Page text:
yo ’dhruveṇātmanā nāthā
na dharmaṁ na yaśaḥ pumān
sa śocyaḥ sthāvarair api
yaḥ—anyone who; adhruveṇa—impermanent; ātmanā—by the body; nāthāḥ—O lords; na—not; dharmam—religious principles; na—not; yaśaḥ—fame; pumān—a person; īheta—endeavors for; bhūta-dayayā—by mercy for the living beings; saḥ—that person; śocyaḥ—pitiable; sthāvaraiḥ—by the immobile creatures; api—even.
O demigods, one who has no compassion for humanity in its suffering and does not sacrifice his impermanent body for the higher causes of religious principles or eternal glory is certainly pitied even by the immovable beings.
In this regard, a very exalted example was set by Lord Śrī Caitanya Mahāprabhu and the six Gosvāmīs of Vṛndāvana. Concerning Śrī Caitanya Mahāprabhu it is said in Śrīmad-Bhāgavatam (11.5.34):
“We offer our respectful obeisances unto the lotus feet of the Lord. upon whom one should always meditate. He left His householder life, leaving aside His eternal consort, whom even the denizens of heaven adore. He went into the forest to deliver the fallen souls, who are put into illusion by material energy.” To accept sannyāsa means to commit civil suicide. but sannyāsa is compulsory, at least for every brāhmaṇa, every first-class human being. Śrī Caitanya Mahāprabhu had a very young and beautiful wife and a very affectionate mother. Indeed, the affectionate dealings of His family members were so pleasing that even the demigods could not expect such happiness at home. Nevertheless, for the deliverance of all the fallen souls of the world, Śrī Caitanya Mahāprabhu took sannyāsa and left home when He was only twenty-four years old. He lived a very strict life as a sannyāsī, refusing all bodily comforts. Similarly, His disciples the six Gosvāmīs were ministers who held exalted positions in society, but they also left everything to join the movement of Śrī Caitanya Mahāprabhu. Śrīnivāsa Ācārya says:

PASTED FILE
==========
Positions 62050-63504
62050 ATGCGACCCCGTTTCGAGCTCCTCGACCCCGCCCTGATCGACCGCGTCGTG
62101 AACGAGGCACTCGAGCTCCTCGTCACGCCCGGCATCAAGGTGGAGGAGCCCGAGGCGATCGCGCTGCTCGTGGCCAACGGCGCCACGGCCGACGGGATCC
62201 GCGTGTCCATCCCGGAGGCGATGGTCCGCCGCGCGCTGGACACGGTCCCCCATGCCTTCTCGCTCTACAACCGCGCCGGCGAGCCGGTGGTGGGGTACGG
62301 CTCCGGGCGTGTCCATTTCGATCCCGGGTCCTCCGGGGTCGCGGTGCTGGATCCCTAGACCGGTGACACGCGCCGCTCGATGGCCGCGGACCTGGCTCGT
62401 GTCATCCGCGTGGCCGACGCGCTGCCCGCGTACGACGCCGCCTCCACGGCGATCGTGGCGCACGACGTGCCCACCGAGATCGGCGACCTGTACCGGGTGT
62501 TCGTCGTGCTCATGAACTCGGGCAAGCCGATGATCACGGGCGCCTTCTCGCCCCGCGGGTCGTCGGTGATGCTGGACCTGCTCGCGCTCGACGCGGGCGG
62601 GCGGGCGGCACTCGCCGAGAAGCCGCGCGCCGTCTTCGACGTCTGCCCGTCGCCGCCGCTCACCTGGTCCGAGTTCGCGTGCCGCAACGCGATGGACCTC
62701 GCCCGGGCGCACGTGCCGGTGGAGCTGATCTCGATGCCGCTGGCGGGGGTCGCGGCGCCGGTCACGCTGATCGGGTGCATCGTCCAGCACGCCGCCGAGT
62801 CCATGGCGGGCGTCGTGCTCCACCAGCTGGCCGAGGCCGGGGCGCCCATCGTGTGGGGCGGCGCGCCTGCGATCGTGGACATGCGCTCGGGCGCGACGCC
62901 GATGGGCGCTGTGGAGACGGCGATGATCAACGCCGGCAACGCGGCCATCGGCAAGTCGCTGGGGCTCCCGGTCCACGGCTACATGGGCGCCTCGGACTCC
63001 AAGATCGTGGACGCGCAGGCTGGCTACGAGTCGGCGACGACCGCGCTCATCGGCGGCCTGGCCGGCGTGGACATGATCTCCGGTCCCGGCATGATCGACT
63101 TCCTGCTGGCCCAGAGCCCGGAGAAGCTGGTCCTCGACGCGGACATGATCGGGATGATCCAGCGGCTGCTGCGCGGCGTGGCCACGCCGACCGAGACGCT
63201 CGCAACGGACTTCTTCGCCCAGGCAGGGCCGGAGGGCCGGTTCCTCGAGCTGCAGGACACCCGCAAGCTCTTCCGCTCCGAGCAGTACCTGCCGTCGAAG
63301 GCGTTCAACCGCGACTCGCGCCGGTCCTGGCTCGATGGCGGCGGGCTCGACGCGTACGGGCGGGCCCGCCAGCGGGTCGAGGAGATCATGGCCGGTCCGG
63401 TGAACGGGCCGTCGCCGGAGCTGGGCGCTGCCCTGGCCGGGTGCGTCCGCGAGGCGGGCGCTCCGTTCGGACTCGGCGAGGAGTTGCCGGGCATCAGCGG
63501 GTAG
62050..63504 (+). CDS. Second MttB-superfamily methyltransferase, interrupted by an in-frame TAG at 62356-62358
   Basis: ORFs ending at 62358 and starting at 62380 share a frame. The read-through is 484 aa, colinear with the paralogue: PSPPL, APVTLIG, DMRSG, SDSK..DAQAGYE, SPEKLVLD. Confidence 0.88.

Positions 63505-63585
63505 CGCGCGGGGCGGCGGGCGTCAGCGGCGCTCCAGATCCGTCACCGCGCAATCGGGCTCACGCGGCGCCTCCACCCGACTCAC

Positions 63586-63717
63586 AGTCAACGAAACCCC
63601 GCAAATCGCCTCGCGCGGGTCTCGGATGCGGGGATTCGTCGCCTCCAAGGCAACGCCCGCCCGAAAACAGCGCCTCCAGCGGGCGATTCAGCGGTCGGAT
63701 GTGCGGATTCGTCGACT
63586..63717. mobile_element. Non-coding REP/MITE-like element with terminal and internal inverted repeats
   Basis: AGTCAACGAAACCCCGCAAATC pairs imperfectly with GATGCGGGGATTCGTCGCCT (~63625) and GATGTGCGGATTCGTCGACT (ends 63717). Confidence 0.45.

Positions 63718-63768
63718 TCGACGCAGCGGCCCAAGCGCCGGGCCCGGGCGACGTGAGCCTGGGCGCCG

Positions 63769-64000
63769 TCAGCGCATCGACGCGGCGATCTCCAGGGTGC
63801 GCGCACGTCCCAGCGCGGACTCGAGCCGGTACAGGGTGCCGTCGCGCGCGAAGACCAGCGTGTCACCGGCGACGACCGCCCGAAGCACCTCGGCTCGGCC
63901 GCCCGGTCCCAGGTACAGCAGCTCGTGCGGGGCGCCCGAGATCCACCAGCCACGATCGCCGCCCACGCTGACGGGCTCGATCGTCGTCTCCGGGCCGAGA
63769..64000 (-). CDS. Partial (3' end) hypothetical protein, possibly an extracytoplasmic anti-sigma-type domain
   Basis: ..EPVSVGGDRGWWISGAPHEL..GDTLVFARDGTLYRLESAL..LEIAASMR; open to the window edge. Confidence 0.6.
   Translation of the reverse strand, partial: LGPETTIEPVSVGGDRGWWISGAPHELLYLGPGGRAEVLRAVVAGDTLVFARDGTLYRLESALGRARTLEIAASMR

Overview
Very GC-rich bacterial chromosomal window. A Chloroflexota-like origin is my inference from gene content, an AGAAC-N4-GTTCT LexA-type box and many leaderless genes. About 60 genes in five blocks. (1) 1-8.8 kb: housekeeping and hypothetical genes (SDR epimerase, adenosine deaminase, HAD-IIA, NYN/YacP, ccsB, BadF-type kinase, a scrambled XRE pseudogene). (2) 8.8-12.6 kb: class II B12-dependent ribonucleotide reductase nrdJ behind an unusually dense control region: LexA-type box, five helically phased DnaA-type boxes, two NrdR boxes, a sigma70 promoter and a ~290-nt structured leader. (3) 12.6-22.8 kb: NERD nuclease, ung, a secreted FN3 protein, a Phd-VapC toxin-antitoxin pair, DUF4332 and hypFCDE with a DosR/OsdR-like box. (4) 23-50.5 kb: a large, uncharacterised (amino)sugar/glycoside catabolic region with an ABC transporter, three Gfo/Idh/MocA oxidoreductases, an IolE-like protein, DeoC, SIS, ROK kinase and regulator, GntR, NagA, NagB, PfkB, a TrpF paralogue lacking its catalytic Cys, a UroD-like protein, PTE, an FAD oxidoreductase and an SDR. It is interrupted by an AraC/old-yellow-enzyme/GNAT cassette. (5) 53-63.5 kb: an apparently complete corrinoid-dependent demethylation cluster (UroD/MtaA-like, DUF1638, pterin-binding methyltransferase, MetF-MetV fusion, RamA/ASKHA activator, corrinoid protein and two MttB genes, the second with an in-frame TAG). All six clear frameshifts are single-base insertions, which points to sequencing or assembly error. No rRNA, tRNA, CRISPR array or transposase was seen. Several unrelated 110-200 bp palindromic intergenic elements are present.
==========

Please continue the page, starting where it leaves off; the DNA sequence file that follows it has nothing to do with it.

These Gosvāmīs left their very comfortable lives as ministers. Zamindars and learned scholars and joined Śrī Caitanya Mahāprabhu’s movement, just to show mercy to the fallen souls of the world (dīna-gaṇeśakau karuṇayā). Accepting very humble lives as mendicants, wearing no more than loincloths and torn quilts (kaupīna-kantha). they lived in Vṛndāvana and followed Śrī Caitanya Mahāprabhu’s order to excavate Vṛndāvana’s lost glories.
Similarly. everyone else with a materially comfortable condition in this world should join the Kṛṣṇa consciousness movement to elevate the fallen souls. The words bhūta-dayayā, māyā-mṛgaṁ dayitayepsitam and dīna-gaṇeśakau karuṇayā all convey the same sense. These are very significant words for those interested in elevating human society to a proper understanding of life. One should join the Kṛṣṇa consciousness movement, following the examples of such great personalities as Śrī Caitanya Mahāprabhu, the six Gosvāmīs and, before them, the great sage Dadhīci. Instead of wasting one’s life for temporary bodily comforts. one should always be prepared to give up one’s life for better causes. After all, the body will be destroyed. Therefore one should sacrifice it for the glory of distributing religious principles throughout the world.
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